Cash feeder cattle prices are still going strong across the country and last week that strength was said to have buoyed the feeder futures rally. Reports of sales on medium and large 1-class (#1) steers varied more widely than in past weeks, but prices in the $180s, $190s, and even $200s were not uncommon.
California: At the Cattlemen’s Livestock Market, most cattle offerings were called steady, with the exception of feeder cattle under 700 lbs., which were called steady to down $3. Sevenweight, #1 steers sold between $170-193. At the Turlock Livestock Auction Yard, several thousand head sold, with benchmark beef steers selling between $160-198.
Kansas: At the Winter Livestock Feeder Cattle Auction in Dodge City, over 2,000 receipts were collected. Feeder steers over 700 lbs. were called firm to up $1, while particularly heavy feeders were up $2-5. Limited supplies of lighter weight animals made it hard to quote trends, but generally they were called steady. Numerous lots of 7-weight, #1 steers sold between $178-184.45, with the upper end going for value-added lots.
Nebraska: At the Bassett Livestock Auction, over 3,000 receipts were collected. The most recent prior sale was too far distant for a market trend, but demand was said to be good for all offerings though with light attendance. Benchmark steers sold in the range of $174- 188.78. At the Huss Platte Valley Auction, almost 3,900 receipts were collected. Feeder steers under 850 lbs. sold
down $2-5, while those over sold steady on a light test. Seven-weight, #1 steers sold between $172-198 with 50 head of 709-pound, thin-fleshed yearlings fetching the top price.
Washington: The Stockland Livestock Auction, Davenport, collected 865 receipts last week, well above that of the prior week’s sale. Stocker and feeder cattle were called steady to $8 higher on very active trade and good demand. Slaughter cows and bulls were $2-5 higher. Only 10 head of 7-weight, #1 cattle were reported, but prices ranged from $163- 171.50.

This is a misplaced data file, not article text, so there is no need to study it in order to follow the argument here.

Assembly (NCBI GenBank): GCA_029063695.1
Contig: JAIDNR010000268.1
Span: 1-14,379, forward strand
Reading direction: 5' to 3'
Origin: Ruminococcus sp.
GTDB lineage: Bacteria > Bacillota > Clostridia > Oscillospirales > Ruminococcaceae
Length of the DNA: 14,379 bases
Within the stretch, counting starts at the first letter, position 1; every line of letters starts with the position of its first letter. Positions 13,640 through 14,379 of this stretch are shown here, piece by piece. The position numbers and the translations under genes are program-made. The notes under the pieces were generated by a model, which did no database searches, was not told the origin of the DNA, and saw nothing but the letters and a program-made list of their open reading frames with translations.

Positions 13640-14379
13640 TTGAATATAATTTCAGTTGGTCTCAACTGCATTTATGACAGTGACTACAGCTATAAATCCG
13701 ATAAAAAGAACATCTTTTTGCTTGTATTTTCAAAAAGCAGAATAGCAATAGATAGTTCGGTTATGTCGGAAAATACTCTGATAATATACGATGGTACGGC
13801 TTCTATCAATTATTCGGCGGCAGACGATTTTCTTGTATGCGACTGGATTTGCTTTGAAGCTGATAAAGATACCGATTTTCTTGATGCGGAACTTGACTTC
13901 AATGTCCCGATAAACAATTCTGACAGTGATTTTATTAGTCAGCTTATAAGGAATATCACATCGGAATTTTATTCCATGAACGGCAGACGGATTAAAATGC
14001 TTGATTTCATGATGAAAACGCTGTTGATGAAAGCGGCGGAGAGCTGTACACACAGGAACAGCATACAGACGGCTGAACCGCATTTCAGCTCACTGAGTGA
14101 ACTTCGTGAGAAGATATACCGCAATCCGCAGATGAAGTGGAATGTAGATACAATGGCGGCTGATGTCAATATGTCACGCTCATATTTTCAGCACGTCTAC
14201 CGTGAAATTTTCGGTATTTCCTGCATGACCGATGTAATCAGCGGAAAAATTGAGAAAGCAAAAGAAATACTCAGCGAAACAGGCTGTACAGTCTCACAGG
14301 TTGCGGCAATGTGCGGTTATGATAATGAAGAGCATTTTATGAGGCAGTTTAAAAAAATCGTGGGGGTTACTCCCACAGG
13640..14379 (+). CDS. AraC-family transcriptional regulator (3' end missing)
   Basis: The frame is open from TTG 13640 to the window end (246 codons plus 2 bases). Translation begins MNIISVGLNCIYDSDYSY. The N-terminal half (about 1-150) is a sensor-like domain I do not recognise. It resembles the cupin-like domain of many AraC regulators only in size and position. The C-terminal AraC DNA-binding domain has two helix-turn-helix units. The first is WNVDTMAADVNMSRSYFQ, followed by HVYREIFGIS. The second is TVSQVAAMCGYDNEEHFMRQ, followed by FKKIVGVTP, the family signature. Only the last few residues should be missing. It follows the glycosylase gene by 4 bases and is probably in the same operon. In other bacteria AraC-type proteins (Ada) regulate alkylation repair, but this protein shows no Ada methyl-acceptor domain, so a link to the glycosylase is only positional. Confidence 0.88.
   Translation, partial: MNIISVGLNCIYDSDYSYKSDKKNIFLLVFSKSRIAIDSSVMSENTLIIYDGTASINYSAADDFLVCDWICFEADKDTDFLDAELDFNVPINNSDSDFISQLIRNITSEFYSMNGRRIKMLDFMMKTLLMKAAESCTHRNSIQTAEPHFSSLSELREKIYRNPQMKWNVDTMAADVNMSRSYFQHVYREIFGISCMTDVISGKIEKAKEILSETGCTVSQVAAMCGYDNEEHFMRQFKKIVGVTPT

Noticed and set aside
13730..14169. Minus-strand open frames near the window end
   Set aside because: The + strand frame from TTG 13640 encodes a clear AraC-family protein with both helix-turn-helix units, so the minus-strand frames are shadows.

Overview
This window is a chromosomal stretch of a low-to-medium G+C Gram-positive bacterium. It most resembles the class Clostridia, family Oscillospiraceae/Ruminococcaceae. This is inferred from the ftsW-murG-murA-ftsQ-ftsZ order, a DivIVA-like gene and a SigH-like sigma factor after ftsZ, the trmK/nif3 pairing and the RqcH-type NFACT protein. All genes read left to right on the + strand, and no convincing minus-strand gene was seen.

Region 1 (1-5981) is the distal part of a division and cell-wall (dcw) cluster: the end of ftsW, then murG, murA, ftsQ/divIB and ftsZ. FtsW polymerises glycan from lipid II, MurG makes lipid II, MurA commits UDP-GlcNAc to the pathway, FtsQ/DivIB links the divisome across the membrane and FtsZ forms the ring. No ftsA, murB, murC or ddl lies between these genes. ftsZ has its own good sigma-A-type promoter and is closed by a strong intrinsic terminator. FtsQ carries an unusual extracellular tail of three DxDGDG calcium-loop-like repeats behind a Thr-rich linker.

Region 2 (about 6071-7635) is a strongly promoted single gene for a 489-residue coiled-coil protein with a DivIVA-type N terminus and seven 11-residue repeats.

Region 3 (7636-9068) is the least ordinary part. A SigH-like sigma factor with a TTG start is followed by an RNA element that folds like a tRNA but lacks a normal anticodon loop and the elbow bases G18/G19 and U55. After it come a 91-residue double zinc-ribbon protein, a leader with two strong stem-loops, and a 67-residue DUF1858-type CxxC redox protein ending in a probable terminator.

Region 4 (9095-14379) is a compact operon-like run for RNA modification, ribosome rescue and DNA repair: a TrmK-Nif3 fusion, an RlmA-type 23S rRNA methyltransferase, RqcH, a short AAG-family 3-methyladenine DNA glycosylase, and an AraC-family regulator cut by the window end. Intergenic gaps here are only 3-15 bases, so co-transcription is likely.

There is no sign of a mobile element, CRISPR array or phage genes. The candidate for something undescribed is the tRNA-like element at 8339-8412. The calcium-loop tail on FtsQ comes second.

As mentioned, the feeder cattle futures did well last week. The April contract left the board at $178.52, the prior Thursday’s close before Good Friday, and both the May and August feeder cattle contracts gained nicely.
From Thursday to Thursday, the May contract gained $1.55 to settle at $179.60 and the August contract gained $2.65 to settle last Thursday at $184.05.
“The feeders don’t look quite so negative technically,” said Vetterkind, comparing them to the somewhat sideways activity in the live futures. “But I have to assume that if live cattle continue to under-perform, feeders are going to have a hard time extending much higher. I still view May feeders as having support at $177-178 and resistance at $180-181. Same with August feeders having support at $180 and resistance at $183-$184.”
The monthly Cold Storage report was released last Tuesday. All meat (red meat and poultry) in all warehouses as of March 31 had declined from 2.21 billion pounds on March 31, 2013 to 1.94 billion pounds this year.
Beef in cold storage declined, both in real volumes as well as proportion of total meat in storage. Last year, stores of beef amounted to 511.23 million pounds, representing 43.3 percent of total stored red meat and 23.1 percent of all meat in cold storage. By comparison, this year’s stores of beef stood at 404.75 million pounds, representing 40 percent of stored red meat and 21 percent of the total meat stores.
Vetterkind noted that the March 2014 drawdown of beef stocks were just 1 percent below February, but down 21 percent compared to March 2013.
Pork in the nation’s coolers declined in real volumes— from 647.78 million pounds last year to 575.22 million pounds this year—but grew in terms of its proportion. Pork in cold storage this year represented 57 percent of red meat and 30 percent of the total stored meat, compared to last year, where it stood at 54.8 and 29.3 percent, respectively.
“Total pork stocks were reported at 575.2 million lbs. which would be 12 percent below February and 11 percent below a year ago. The drawdown in pork stocks was the largest ever for the month of March,” reported Vetterkind. — Kerry Halladay, WLJ Editor